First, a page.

By Brendan Sobie in London

South Korea has selected the Boeing 737 with Northrop Grumman Mesa radar over the Gulfstream G550 platform with Elta Phalcon radar in its long-running four-aircraft airborne early warning and control (AEW&C) competition.

The South Korean Defence Acquisition and Programme Agency (DAPA) says it decided today only the 737-based solution (a Boeing artist's impression of which is pictured below) meets all the requirements of its AEW&C programme. DAPA originally was planning to select a winner at a May acquisition meeting but twice delayed its decision to give Israel Aircraft Industries (IAI) and US partner DRS Technologies more time to guarantee they can overcome US export restrictions.

Boeing 737 AEW&C Korea W445
© Boeing

Flight reported earlier this year that DRS secured a marketing license to provide unclassified data on the proposed communications suite but did not have a license to provide classified data and did not have technical assistance agreements in place. The IAI-led team tried to persuade Seoul it could secure the required licences and agreements after contract award but in the end DAPA decided selecting IAI contingent on the licenses being secured later was risky and did not meet its requirements for the acquisition.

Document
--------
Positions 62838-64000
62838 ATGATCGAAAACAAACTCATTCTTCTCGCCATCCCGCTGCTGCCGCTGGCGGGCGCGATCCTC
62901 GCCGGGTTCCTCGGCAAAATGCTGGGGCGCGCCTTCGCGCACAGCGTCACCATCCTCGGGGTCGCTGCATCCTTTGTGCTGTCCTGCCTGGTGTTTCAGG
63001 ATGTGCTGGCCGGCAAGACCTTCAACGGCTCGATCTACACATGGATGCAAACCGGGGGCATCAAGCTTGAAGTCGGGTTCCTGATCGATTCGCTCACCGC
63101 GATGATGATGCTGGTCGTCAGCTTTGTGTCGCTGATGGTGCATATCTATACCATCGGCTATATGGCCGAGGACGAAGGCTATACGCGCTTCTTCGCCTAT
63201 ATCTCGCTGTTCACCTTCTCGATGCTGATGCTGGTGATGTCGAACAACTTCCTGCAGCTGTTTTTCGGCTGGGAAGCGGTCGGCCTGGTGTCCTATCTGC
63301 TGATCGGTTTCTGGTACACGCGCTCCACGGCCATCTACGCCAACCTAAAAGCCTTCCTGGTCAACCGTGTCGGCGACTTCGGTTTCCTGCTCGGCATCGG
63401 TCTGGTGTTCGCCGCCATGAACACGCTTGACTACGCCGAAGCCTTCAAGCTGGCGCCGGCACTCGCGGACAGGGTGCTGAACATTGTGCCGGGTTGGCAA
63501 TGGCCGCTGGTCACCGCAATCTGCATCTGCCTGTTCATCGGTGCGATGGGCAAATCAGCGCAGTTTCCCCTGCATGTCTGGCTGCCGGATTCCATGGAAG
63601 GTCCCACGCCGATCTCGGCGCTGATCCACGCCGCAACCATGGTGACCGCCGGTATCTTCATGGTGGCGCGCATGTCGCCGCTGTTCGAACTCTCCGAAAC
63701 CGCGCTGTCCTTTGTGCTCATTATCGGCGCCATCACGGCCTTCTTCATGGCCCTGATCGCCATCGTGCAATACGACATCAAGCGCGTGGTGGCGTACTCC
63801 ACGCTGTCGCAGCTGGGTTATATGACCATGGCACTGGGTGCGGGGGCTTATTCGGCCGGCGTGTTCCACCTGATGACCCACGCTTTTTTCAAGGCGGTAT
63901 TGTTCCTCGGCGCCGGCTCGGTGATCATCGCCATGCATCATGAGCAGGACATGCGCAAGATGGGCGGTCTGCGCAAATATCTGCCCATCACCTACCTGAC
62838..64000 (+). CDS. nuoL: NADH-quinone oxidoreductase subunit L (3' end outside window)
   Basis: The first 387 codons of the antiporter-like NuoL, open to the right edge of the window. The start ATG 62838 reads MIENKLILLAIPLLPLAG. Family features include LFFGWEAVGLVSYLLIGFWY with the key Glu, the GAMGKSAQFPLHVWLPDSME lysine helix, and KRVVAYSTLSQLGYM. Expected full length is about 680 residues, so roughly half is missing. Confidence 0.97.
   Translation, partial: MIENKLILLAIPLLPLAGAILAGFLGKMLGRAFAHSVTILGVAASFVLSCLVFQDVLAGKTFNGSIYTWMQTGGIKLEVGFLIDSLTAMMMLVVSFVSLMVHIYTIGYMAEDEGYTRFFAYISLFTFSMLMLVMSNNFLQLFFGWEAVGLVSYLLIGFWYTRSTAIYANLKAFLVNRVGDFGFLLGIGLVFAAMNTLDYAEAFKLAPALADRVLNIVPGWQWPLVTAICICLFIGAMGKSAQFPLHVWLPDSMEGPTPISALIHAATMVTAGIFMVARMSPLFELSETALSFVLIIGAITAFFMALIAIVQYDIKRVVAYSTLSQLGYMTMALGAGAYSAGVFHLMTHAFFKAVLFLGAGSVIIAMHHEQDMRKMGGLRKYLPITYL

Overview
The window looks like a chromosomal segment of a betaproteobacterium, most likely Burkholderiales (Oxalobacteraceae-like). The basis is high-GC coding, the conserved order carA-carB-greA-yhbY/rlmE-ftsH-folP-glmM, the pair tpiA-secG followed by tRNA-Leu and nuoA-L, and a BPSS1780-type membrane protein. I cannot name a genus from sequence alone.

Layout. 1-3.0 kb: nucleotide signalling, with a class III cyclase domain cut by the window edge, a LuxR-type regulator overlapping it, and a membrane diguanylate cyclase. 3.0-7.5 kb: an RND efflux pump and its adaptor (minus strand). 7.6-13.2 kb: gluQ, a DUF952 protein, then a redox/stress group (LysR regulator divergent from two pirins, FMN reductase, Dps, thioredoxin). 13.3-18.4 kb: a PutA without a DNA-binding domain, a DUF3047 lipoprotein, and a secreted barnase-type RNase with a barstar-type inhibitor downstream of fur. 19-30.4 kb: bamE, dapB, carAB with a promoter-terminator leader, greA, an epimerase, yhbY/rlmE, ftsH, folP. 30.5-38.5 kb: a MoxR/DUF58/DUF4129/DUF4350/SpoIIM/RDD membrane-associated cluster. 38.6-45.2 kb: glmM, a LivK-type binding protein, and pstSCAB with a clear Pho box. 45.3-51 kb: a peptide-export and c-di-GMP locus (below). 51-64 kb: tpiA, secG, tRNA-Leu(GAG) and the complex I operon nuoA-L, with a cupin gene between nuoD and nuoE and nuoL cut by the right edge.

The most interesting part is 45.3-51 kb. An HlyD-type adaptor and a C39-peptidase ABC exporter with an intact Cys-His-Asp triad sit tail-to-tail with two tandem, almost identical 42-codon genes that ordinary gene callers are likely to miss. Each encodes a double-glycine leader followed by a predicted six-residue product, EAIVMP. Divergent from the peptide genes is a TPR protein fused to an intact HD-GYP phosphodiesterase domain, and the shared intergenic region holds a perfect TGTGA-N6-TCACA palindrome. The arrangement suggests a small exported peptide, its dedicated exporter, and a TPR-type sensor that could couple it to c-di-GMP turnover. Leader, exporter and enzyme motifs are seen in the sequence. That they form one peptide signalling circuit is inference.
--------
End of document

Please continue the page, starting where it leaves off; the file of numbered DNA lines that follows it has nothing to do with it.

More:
Boeing secured the required licences and forged technical assistance agreements with all its partners several months ago. It has lobbied Seoul the last two years for a sole source contract on the grounds the IAI solution, which originally included a communications suite from L-3, did not meet the requirement. But Korea, reluctant to go forward with the programme without a more robust competition, repeatedly delayed the acquisition and several times issued new request for proposals.

The selection today of the 737, which has always been considered a heavy favourite, paves the way for Seoul to enter into sole source negotiations with Boeing. A contract should be concluded within the next few months. It will be Boeing’s third contract for its 737-based AEW&C solution, following Australia and Turkey.

Source: Flight International